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The War of the Three Henrys (1587[1]-1589) was the eighth and final conflict in the series of civil wars in France known as the Wars of Religion. The war was fought between the royalists, led by Henry III of France; the Huguenots, led by the heir-presumptive Henry of Navarre; and the Catholic League, led by Henry I, Duke of Guise and funded and supported by Philip II of Spain.

The war was instigated by King Philip to keep Spain's enemy, France, from interfering with the Spanish army in the Netherlands and his planned invasion of England and Russia.

The war began when the Catholic League convinced King Henry III to issue an edict outlawing Protestantism and annulling Henry of Navarre's right to the throne; Henry III was possibly influenced by the royal favorite, Anne, Duke of Joyeuse.

For the first part of the war, the royalists and the Catholic League were uneasy allies against their common enemy, the Huguenots, but after Joyeuse was killed at the Battle of Coutras, relations between the two failed: the Catholic League seized the city of Paris in an uprising planned in part by the Spanish diplomat Bernardino de Mendoza, forcing the king to flee to Blois.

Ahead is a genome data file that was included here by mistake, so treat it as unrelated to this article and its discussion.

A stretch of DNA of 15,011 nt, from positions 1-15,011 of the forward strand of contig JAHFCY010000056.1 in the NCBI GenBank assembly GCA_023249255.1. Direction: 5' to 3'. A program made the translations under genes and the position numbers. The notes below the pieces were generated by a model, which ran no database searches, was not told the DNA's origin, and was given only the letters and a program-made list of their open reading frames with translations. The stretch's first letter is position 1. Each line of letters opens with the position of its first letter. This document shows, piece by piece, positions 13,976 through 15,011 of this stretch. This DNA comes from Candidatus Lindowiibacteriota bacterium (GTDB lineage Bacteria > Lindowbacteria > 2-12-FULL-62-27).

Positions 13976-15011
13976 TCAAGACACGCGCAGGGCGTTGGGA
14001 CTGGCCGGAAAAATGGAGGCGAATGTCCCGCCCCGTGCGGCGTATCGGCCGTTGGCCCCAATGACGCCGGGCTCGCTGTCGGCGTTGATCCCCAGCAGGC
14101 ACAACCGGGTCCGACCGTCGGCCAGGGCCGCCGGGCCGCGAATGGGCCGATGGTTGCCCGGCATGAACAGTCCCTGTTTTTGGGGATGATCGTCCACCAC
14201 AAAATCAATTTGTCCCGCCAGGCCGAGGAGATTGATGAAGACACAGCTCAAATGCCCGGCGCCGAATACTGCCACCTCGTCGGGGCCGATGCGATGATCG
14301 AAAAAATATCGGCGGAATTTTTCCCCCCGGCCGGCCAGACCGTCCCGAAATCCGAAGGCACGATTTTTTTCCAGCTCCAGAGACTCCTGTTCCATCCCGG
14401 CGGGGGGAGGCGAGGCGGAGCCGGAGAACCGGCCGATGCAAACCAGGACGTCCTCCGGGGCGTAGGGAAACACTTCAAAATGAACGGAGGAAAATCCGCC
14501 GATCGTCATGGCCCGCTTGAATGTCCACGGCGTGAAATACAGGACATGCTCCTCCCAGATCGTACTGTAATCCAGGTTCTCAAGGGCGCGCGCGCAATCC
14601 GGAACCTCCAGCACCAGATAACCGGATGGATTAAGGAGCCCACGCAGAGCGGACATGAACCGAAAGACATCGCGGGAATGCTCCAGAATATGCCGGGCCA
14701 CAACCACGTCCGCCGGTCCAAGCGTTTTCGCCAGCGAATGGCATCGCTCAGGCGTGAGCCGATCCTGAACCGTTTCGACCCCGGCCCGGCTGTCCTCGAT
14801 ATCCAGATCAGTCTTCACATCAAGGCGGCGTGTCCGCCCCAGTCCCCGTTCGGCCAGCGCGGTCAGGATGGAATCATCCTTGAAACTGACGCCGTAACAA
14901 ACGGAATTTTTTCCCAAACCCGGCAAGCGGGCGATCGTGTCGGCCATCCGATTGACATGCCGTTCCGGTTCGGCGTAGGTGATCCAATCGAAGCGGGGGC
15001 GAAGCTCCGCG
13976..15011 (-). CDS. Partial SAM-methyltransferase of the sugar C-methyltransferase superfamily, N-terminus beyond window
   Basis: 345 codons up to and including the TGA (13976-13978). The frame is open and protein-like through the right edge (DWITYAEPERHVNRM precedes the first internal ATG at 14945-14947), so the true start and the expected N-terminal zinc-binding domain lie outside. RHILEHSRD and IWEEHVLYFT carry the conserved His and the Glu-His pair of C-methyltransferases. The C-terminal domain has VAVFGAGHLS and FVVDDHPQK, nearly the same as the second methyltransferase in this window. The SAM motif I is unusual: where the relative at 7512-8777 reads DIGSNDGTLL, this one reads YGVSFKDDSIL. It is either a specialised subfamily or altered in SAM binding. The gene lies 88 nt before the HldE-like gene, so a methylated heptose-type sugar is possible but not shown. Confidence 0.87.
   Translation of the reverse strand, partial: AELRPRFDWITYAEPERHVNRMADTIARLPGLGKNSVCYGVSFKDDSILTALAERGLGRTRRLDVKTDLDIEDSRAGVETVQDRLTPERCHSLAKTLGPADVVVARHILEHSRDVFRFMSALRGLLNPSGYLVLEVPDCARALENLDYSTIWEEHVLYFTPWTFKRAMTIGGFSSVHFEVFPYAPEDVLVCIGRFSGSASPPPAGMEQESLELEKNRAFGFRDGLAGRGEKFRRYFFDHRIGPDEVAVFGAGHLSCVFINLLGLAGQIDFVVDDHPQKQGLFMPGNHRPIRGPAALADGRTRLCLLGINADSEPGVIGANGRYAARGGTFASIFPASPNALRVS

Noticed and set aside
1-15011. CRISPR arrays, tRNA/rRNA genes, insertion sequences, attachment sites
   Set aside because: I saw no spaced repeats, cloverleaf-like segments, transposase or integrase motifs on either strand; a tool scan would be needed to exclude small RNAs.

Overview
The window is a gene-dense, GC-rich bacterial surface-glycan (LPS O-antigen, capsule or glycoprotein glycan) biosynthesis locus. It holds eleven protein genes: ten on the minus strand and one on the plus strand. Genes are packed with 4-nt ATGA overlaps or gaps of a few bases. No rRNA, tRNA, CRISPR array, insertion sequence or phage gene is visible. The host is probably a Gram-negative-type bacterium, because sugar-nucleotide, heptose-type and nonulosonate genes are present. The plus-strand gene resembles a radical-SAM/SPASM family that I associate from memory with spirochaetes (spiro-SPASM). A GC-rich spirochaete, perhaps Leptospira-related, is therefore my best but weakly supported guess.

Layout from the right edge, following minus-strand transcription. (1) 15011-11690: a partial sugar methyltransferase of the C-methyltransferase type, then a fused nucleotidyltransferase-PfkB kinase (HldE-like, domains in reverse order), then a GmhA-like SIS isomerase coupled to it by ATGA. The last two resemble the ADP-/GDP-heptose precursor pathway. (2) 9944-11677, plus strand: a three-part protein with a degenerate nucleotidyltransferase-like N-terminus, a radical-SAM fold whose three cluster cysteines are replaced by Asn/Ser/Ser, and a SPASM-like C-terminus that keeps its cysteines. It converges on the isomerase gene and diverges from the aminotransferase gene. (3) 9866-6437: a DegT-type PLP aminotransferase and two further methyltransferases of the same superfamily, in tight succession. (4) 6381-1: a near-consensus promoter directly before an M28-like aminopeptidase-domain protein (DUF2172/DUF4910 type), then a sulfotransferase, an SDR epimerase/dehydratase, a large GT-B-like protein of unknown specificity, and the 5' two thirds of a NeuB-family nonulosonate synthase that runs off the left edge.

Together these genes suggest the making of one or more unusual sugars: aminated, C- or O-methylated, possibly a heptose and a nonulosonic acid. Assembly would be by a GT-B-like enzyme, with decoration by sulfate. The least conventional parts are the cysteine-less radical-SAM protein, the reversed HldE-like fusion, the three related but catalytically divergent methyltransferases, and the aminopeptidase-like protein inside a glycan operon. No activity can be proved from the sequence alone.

After the defeat of the Spanish Armada, the king called the Estates-General in the midst of intrigue and plotting. Henri of Guise planned to assassinate the king and seize the throne, but the king struck first by having Guise killed by his guards, The Forty-Five.

Open war erupted between the royalists and the Catholic League, and Henry III allied with his heir, Henry of Navarre. At first, the royalist-Huguenots enjoyed astounding success and almost reached the gates of Paris, but Jacques Clément, a fanatical Catholic monk assassinated King Henry III at Saint-Cloud.

Many Catholic royalists were unwilling to serve the Protestant Henry IV, and the army retreated from Paris.

In the spring, Henry IV returned to the field; he won significant victories at Ivry and Arques and laid siege to Paris (despite being greatly outnumbered), but a Spanish army under Alexander Farnese, Duke of Parma lifted the siege.

Deciding that further fighting was not worth the cost, Henry converted to Catholicism. The people of Paris were weary of war and disillusioned with the leaders of the League, and welcomed him amidst jubilation.

The war lasted several more years, as League diehards and Spanish troops continued to resist the reunification of France. But once those were dealt with, Henry IV's reign inaugurated a time of commerce and peace, commonly regarded as a golden age, and he remains one of France's most beloved kings.

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